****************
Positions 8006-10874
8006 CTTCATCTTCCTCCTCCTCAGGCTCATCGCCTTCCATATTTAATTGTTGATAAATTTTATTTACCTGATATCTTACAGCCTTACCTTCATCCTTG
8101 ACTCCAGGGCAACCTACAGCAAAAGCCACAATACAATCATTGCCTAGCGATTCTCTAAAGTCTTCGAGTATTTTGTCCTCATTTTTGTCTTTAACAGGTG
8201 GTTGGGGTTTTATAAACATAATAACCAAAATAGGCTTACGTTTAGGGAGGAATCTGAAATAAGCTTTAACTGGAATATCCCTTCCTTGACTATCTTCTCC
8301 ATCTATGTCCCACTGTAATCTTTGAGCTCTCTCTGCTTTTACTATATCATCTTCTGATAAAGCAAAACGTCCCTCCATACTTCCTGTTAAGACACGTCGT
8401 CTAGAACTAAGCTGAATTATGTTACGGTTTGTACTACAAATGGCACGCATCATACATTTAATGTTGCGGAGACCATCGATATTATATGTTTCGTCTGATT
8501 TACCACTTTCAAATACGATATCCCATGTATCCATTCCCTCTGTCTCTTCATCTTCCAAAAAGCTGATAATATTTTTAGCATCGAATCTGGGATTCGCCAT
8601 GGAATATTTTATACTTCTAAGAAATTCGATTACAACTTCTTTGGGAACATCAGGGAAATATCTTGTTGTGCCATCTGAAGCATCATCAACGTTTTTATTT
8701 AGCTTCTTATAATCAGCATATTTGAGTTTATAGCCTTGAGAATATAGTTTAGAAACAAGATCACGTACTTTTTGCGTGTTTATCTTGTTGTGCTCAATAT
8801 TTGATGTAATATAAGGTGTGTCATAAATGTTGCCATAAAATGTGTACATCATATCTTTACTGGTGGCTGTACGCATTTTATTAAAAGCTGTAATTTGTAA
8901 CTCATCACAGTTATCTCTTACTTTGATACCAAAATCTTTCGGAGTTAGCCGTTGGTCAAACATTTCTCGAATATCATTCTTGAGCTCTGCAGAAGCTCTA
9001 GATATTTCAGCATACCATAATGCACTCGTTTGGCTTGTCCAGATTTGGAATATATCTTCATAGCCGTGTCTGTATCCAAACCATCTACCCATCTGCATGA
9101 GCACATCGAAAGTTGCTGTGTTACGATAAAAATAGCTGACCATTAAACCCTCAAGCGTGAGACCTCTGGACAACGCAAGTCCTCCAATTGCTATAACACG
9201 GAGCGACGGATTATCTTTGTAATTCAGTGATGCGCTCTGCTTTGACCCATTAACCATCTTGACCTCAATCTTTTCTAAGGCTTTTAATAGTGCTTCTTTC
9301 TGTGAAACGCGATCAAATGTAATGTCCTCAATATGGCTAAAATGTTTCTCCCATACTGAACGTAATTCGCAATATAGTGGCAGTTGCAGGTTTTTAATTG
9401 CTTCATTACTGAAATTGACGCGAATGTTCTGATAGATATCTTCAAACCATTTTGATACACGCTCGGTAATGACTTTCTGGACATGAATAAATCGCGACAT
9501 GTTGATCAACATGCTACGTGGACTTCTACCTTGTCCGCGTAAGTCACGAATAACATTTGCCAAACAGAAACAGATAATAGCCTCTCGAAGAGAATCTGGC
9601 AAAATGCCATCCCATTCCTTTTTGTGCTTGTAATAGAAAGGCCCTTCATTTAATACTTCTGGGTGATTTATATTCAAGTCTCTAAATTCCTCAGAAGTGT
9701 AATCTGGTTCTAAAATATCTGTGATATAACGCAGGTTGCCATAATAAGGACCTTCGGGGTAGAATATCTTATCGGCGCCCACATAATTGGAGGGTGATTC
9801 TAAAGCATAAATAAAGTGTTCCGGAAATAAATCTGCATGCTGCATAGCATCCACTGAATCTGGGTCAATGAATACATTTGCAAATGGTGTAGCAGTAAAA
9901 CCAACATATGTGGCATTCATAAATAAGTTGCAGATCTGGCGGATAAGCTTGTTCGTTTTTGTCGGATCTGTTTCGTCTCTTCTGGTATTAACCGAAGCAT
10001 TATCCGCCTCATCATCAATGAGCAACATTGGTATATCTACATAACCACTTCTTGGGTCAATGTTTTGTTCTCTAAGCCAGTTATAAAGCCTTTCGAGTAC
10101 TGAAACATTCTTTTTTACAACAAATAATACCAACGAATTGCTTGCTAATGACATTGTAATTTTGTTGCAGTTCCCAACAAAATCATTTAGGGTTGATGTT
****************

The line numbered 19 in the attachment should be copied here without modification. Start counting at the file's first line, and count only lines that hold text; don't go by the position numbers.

9701 AATCTGGTTCTAAAATATCTGTGATATAACGCAGGTTGCCATAATAAGGACCTTCGGGGTAGAATATCTTATCGGCGCCCACATAATTGGAGGGTGATTC